SOUTHWEST ETHIOPIA The Maji Apple Orchard project continues to move toward self-sustainability. A healthy crop of apples was recently sold in local markets, and proceeds went to the work of the Dizi Church. Our partners are now introducing other fruits to the orchard and selling seedlings. We praise God for providing this avenue to financially support the growth of His Kingdom among the Dizi people. Management of the Dizi Bible translation project is being transferred to the Seed Company. Pray for this period of transition, for details to be worked out smoothly and that the translation team will be encouraged and unhindered in their work. The Jimma Bethel Synod’s outreach program is thriving among the Menja, Muslim Oromos, urban dwellers and Jimma university students. As more people are drawn to Jesus, there’s an increasing need for trained pastors to lead churches. Pray that more lay leaders will find opportunities to attend Bible schools and seminaries as they serve the growing needs of the Church. Update: Mission Advocate Bob Von Schimmelmann is now the primary coordinator for our Southwest Ethiopia partnerships. TO LEARN MORE, CONTACT BOB VON SCHIMMELMANN (VONSCHIMMELMANN@FRONTIERFELLOWSHIP.COM). CONTINUED ON PAGE 9
BLESSED ARE THE PEACEMAKERS HANNAH TEAGUE CREATIVE DIRECTOR
This issue’s focus on Gospel contextualization in Ethiopia gave us the opportunity to talk with Associate Director Taliilee Fiqruu about her doctoral research and work in the revitalization of Arsi Oromo cultural practices. Her dissertation, Reviving Aspects of Ateetee: An Arsi Oromo Women’s Musical Ritual to Empower Women to Protect Their Human Rights and Participate in Society’s Social and Religious Life (https://bit.ly/2LepJQO), was instrumental to this article.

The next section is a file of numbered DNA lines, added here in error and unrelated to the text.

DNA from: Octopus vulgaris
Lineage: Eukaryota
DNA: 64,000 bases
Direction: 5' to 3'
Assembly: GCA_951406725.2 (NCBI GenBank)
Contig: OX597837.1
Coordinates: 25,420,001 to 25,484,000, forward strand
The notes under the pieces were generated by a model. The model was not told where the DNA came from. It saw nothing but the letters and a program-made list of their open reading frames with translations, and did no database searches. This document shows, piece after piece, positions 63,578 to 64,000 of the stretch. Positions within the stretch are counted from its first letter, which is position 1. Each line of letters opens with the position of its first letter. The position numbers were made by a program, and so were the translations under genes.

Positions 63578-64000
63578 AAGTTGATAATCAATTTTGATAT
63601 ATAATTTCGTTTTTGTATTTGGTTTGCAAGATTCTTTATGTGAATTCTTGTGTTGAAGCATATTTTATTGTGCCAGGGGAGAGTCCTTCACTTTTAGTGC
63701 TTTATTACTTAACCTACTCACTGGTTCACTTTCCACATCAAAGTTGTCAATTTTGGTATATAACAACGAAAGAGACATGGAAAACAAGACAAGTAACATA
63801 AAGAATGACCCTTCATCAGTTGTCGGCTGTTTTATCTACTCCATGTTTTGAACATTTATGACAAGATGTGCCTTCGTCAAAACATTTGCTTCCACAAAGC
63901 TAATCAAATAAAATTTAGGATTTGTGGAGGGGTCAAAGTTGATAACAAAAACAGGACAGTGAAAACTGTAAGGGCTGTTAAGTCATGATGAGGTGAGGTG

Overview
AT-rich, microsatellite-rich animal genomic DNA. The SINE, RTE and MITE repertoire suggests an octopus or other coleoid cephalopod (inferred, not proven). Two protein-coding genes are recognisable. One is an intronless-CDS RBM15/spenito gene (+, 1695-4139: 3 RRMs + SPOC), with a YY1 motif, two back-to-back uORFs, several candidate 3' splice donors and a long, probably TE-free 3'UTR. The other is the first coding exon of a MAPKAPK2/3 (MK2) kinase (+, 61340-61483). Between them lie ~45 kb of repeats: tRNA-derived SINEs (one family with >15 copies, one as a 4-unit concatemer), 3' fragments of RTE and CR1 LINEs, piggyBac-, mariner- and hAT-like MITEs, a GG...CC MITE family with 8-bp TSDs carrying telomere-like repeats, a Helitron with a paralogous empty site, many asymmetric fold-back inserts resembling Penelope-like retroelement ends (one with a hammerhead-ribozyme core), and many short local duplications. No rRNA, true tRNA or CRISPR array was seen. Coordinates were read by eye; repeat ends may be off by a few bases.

+++ As a girl growing up in a Christian family in rural Ethiopia, Taliilee Fiqruu didn’t know why she always cried after reading the Bible. From an early age, she remembers her parents’ dedication to prayer and an innate desire to create her own worship songs—at times getting in trouble for neglecting the care of her grandmother’s flocks because she’d sneaked away to church. She’d leave early for school to walk around her village, stopping people on their way to the market and asking if they knew Jesus. Although she’d never seen a woman preach, she pleaded with God to give her a guitar and send her to Bible school. Everything in her life drove her to intimacy with Jesus, increasing her love for God’s Word and her desire for others to know Him. Looking back, Taliilee says those formative experiences placed her on a trajectory towards the work to which she’s dedicated her life. Taliilee is Arsi Oromo, a subgroup of the Oromo, Ethiopia’s largest ethnolinguistic people. The Oromo were primarily traditional religionists until the Abyssinians conquered them in the 19th century, seizing their land and forcing them to convert to Christianity. To resist the systematic destruction of their culture, the Arsi Oromo largely turned to Islam as an “escape religion,” finding it more tolerant of their traditional practices. Frontier Fellowship’s connection to the Arsi Oromo was born through the prayer of our first executive director, Harold Kurtz, who longed to see Ethiopia’s Muslims hear the Good News of Jesus. Through miraculous events, Harold was introduced to a Muslim-background Christian Arsi Oromo man who began the work of Light of Hope Ministry Ethiopia (LOHME) in 2000. LOHME’s vision is to provide access to the Gospel through community development and spiritual formation in the Arsi Oromo context. With education, vocational and pastoral training, Bible translation and pioneering work in contextualization, LOHME is creating opportunities for people to encounter Jesus in their own language and culture for the first time. (See page 10.) After joining LOHME in 2001, the turning point for Taliilee’s ministry came in 2008 when she heard Harold Kurtz preach on Peter’s vision of the inclusion of the Gentiles in Acts 11—a message she believes God meant specifically for her. She’d grown up believing her cultural heritage had no place in her faith. For centuries, Ethiopian churches had rejected Oromo culture as incompatible with Christianity. Traditional practices were deemed demonic, and the Oromo language couldn’t be used in church settings. Even traditional dress was considered the clothing of devil worshippers. Coming from this background, it’s no surprise the message of Acts 11 was revelatory for Taliilee. “Before then, I didn’t understand how a Christian could listen to cultural music,” she says. “We’d left that behind. Now I finally CONTINUED ON PAGE 6